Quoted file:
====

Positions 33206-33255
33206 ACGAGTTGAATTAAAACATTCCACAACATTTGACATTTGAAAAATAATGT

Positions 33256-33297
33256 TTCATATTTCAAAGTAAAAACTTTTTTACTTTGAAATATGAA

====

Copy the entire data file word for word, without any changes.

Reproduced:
Positions 33206-33255
33206 ACGAGTTGAATTAAAACATTCCACAACATTTGACATTTGAAAAATAATGT

Positions 33256-33297
33256 TTCATATTTCAAAGTAAAAACTTTTTTACTTTGAAATATGAA